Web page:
Lawn-watering rules contributed to L.A. main breaks, experts find


A blue-ribbon panel of scientists said Tuesday that the high-volume water main breaks that bedeviled Los Angeles last summer and fall were caused in part by the city’s restrictions on lawn watering, and their findings could force the city to remake its strict water conservation policy.

The city last June limited the use of lawn sprinklers to Mondays and Thursdays, and those restrictions have proved highly successful. Officials said Tuesday that in February, Los Angeles had its lowest recorded water use in 31 years.

But the water conservation policy was too much for the city’s aging network of cast-iron pipes, causing fluctuations in water pressure that strained them to the bursting point, the panel’s long-awaited report found. Its conclusions appear to put to rest other theories about the cause of the mystery, including increased seismic activity.

According to the report, on days when watering was allowed, water pressure in the pipes dropped. On days when watering wasn’t allowed, pressure increased and “accelerated the metal fatigue failures of aged and corroded cast-iron pipes,” the report said.

The result was a series of major water main breaks that flooded streets and damaged property, starting weeks after the water restrictions took effect. From July through September 2009, the city recorded 101 major breaks, compared to 42 in 2008 and 49 in 2007, the report said.

The scientists suggested the city rework its conservation plan. One alternative would be to require homes with even-numbered addresses to conserve on even-numbered days and homes with odd-numbered addresses to conserve on odd-numbered days, the team said. That, they said, would help even up pressure.

“The bottom line is, you want to create a more even usage of water pressure so you don’t have a sudden drop of water pressure at a given time of the day,” said Jean-Pierre Bardet, chairman of USC’s Department of Civil and Environmental Engineering, who headed the team. Mayor Antonio Villaraigosa and the City Council requested the panel’s probe after last summer’s spectacular blowouts.

A spokesman for the Department of Water and Power said his agency was studying the panel’s report.

A DWP spokesman said scientists at the utility “have not yet analyzed Dr. Bardet’s findings but look forward to doing so.” Joe Ramallo said the agency’s own investigation found that water rationing might have been a factor but determined that a more likely cause was corroded, aging cast-iron pipes.

Councilman Paul Koretz said that in the report’s wake, he wants the council to immediately halt the current conservation program and develop an alternative plan.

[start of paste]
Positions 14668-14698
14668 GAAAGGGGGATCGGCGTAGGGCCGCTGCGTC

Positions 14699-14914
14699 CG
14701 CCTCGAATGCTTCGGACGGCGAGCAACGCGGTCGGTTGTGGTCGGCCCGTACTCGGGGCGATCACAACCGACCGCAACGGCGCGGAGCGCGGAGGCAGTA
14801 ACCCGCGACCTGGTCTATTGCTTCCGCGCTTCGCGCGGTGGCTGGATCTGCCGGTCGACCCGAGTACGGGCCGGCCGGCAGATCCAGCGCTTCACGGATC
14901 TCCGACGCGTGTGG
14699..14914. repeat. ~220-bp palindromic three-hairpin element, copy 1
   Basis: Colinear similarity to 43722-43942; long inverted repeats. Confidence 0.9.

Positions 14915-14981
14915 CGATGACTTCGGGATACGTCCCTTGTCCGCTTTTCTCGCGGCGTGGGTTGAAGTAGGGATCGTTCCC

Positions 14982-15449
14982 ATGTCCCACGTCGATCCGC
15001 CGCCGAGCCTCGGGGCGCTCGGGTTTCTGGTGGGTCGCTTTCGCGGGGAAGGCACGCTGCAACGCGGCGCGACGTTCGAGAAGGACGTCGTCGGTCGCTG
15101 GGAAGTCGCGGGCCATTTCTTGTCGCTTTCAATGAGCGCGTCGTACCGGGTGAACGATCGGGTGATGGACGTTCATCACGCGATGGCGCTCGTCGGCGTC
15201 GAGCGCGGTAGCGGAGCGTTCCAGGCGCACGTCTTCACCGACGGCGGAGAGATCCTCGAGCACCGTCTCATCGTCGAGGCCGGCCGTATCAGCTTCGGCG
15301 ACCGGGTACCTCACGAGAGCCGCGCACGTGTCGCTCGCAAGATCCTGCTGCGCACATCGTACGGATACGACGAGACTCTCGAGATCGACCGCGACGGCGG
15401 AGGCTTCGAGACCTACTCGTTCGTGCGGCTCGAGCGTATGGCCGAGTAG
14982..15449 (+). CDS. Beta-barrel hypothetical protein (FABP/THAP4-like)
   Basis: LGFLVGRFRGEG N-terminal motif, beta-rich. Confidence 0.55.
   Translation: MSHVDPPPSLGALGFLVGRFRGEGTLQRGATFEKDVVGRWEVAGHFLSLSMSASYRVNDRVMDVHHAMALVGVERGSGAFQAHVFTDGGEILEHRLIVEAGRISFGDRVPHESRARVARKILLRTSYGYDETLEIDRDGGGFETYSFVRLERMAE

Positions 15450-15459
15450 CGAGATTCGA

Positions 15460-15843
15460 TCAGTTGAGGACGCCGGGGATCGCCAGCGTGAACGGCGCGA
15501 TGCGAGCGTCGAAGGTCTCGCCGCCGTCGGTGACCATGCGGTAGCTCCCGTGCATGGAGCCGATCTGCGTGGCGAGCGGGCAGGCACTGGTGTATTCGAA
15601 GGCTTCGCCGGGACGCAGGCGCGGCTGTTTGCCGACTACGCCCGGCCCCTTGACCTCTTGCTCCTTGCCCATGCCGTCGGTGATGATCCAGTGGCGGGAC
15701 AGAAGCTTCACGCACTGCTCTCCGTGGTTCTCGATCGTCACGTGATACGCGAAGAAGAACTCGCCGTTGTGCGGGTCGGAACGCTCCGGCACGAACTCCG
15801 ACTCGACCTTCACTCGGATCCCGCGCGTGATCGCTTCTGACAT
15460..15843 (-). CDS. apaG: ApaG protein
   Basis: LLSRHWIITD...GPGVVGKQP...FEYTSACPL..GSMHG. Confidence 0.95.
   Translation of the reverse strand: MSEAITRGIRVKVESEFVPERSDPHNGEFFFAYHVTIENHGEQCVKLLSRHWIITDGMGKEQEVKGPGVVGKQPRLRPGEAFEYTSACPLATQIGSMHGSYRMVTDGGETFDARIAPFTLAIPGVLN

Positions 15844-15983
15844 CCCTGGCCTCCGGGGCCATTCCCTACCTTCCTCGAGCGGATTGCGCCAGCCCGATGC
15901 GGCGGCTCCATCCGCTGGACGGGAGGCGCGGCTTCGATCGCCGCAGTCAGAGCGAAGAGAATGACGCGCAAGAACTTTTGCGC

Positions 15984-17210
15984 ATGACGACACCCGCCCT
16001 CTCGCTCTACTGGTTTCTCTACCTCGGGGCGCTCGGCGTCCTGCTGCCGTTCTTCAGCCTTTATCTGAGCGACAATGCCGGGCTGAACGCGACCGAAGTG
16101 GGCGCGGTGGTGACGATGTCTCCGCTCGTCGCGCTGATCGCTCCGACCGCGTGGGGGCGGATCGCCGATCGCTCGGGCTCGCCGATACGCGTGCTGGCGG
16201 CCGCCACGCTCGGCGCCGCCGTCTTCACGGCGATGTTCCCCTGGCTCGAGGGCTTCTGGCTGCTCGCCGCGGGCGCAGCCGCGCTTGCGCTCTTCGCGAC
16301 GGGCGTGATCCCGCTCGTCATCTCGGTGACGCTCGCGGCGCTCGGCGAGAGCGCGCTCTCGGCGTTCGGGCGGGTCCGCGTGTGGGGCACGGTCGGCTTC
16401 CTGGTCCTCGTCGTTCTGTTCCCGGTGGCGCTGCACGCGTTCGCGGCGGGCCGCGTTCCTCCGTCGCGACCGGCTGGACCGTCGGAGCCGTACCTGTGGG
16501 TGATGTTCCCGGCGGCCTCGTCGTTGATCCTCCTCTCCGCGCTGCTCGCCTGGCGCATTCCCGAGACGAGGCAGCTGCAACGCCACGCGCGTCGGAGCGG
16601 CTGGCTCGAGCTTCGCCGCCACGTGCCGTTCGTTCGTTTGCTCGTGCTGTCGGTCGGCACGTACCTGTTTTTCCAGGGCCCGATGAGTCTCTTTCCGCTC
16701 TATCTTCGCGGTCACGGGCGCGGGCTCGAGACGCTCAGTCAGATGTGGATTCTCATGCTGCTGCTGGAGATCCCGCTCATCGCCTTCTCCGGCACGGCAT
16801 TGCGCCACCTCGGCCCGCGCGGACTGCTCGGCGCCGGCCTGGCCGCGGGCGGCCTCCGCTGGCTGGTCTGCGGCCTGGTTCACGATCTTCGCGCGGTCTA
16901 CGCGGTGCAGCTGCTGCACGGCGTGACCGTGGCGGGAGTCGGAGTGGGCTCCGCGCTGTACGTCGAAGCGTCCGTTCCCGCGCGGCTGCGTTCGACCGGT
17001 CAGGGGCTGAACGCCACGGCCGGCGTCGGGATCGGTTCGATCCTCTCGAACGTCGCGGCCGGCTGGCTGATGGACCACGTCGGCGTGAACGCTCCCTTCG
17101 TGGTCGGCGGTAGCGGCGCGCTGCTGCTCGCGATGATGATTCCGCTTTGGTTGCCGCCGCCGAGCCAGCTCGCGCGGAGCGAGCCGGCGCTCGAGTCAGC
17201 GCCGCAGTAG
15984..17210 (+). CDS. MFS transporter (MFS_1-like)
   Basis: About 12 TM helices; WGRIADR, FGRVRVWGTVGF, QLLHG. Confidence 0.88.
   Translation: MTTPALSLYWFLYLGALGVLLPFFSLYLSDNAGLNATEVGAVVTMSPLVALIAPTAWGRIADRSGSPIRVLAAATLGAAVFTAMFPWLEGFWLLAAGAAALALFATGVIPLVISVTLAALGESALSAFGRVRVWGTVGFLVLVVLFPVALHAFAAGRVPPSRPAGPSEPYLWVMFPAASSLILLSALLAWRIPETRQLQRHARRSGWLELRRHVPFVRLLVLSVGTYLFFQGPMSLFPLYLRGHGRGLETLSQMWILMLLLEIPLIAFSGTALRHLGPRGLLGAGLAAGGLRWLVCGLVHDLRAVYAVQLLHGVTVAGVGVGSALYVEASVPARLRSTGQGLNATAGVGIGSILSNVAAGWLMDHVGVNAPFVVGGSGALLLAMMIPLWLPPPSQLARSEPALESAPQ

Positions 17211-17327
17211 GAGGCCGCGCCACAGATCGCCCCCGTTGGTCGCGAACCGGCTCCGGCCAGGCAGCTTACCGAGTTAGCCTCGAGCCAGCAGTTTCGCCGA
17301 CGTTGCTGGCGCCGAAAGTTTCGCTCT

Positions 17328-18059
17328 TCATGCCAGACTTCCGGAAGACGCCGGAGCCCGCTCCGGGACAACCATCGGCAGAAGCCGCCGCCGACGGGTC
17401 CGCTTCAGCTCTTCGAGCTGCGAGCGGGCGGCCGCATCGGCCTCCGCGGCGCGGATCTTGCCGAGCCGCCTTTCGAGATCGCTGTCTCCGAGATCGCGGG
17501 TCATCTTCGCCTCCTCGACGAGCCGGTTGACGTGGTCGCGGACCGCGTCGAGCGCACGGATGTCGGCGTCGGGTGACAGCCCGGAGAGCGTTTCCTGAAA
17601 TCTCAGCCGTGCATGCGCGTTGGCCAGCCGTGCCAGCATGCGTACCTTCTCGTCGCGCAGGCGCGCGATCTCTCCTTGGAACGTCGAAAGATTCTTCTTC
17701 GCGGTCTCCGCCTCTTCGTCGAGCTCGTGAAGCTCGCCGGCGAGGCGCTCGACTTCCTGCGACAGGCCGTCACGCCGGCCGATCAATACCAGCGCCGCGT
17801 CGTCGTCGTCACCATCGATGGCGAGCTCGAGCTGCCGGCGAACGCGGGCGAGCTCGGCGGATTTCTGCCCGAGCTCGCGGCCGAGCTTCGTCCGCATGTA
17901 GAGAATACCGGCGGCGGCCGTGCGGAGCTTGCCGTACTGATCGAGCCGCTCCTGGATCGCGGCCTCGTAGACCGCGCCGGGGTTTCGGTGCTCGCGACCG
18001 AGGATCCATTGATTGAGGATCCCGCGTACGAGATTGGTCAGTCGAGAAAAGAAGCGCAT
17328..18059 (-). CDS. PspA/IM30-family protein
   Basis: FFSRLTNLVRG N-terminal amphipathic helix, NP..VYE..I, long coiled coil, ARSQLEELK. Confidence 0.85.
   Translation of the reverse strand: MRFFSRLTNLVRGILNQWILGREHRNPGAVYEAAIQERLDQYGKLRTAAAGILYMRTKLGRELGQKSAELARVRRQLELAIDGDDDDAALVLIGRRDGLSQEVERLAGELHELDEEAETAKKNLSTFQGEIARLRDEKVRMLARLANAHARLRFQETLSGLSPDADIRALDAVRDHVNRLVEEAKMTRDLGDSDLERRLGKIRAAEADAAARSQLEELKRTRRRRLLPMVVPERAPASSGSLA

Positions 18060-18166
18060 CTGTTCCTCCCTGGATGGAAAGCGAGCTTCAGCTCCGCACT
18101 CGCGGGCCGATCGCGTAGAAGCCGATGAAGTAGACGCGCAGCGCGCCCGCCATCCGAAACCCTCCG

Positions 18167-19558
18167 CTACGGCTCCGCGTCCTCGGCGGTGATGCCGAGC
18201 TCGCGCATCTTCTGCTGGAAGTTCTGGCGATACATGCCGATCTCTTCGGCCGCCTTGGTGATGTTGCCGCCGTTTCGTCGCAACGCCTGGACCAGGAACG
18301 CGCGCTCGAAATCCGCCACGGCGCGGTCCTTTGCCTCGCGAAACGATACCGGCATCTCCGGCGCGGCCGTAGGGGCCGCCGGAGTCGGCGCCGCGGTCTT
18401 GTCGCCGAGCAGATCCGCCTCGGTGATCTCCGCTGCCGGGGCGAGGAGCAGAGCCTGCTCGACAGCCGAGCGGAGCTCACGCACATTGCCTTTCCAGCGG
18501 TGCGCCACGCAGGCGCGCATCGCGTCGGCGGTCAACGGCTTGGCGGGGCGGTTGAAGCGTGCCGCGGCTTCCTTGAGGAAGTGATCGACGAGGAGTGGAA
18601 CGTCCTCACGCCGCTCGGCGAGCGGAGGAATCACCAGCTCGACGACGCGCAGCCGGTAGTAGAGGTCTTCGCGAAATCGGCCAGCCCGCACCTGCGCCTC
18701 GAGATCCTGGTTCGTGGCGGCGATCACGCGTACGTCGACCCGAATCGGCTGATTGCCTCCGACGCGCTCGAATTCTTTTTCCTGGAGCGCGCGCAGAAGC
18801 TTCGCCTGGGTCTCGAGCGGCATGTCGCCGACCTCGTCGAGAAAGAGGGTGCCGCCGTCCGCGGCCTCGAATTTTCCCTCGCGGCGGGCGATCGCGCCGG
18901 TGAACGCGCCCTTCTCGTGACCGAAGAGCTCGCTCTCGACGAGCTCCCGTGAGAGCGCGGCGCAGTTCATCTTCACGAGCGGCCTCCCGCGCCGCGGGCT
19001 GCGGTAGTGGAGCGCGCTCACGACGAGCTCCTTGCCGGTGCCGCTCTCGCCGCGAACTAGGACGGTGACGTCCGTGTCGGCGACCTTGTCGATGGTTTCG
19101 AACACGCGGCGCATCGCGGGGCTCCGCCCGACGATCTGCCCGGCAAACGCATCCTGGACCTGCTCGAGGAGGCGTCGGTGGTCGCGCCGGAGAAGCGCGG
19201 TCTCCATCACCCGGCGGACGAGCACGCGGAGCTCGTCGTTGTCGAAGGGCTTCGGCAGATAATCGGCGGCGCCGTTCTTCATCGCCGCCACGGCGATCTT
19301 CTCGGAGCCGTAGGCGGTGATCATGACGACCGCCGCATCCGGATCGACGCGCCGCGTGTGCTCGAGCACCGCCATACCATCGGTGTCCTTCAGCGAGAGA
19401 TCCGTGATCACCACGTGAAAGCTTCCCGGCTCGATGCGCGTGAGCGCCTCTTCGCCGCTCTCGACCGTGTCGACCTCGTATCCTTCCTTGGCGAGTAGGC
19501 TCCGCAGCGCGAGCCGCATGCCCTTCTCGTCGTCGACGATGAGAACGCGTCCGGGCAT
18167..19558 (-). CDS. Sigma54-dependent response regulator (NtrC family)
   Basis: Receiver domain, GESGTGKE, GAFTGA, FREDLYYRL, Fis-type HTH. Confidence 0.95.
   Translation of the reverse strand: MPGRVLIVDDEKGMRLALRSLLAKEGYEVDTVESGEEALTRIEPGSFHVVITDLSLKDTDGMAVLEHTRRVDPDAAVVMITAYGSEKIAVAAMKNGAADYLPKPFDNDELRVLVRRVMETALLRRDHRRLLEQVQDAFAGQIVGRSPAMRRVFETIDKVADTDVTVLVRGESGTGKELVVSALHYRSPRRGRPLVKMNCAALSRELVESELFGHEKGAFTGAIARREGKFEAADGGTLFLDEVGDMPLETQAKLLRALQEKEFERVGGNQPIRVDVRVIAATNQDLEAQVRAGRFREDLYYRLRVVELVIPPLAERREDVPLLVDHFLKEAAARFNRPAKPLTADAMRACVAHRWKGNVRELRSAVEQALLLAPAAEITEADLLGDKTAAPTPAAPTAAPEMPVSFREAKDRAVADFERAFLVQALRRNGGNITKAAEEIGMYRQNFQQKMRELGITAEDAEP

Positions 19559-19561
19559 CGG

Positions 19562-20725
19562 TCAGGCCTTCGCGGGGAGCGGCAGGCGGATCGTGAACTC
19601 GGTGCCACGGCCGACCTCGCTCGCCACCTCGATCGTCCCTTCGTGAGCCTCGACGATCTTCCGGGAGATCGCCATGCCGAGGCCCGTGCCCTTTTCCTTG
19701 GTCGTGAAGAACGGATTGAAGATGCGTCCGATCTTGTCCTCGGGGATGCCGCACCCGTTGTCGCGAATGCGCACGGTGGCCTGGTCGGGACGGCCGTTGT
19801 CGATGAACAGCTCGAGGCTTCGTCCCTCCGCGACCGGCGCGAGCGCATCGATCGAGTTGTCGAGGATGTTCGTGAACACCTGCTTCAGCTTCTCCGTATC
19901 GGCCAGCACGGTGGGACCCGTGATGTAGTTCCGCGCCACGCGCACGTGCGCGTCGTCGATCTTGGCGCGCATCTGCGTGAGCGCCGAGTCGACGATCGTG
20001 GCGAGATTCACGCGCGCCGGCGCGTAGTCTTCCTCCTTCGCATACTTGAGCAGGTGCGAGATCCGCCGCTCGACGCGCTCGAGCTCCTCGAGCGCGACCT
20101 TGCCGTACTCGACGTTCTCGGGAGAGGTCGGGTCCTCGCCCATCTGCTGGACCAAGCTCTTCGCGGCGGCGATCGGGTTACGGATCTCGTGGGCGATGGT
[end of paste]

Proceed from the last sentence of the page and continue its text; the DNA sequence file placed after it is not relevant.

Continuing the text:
“It was such a well-intentioned program,” he said. “But I think intuitively, once somebody raised the idea, it made perfect sense; you have brittle pipes and you have dramatically increasing and decreasing water pressure.”

Officials began noticing an increase in water main breaks in late summer. Then on Sept. 5, a 5-foot-wide trunk line underneath Coldwater Canyon Avenue in Studio City exploded, sending a 10-foot gusher of water and mud into the air. Homes and businesses were flooded. The street, a major thoroughfare connecting the San Fernando Valley and the Westside, was closed for a week.

Less than 72 hours later, another main burst in Valley Village, creating a sinkhole that swallowed half a firetruck that responded to the call. Firefighters crawled out the window to reach safety.

So far, the city has been hit with 108 legal claims regarding the Coldwater Canyon pipe breaks, 41 of them from homeowners, officials said Tuesday.

Of the latter number, 25 claims have been paid, two were denied, three have pending offers and 11 are awaiting more documents, said Assistant City Atty. Joseph Brajevich. The financial terms of those settlements were not immediately available.

The Times in September reported that some experts were speculating that water rationing had played a role in the water main breaks. But at the time, other experts were skeptical, questioning why water restrictions in L.A. would cause ruptures when other cities with similar rules, including Long Beach, were not experiencing the same problems.

Bardet’s team was assigned to study last summer’s “blowouts,” the term used by the utility to describe pipe breaks that undermine the street and require the replacement of at least 100 square feet of pavement. Ninety percent of the blowouts occurred in the brittle cast-iron pipes that are among the oldest in the DWP’s network, which extends over 7,200 miles.

In addition to the water conservation findings, the panel said the city’s water pipes required work. The scientists called for a more efficient pipe-replacement plan and an improved pipe-inspection program.

Councilwoman Jan Perry said that given the findings, it is up to city officials to show why changes in the conservation rules should not occur immediately.

“We certainly don’t want to go through another summer like the one we had last year,” she said.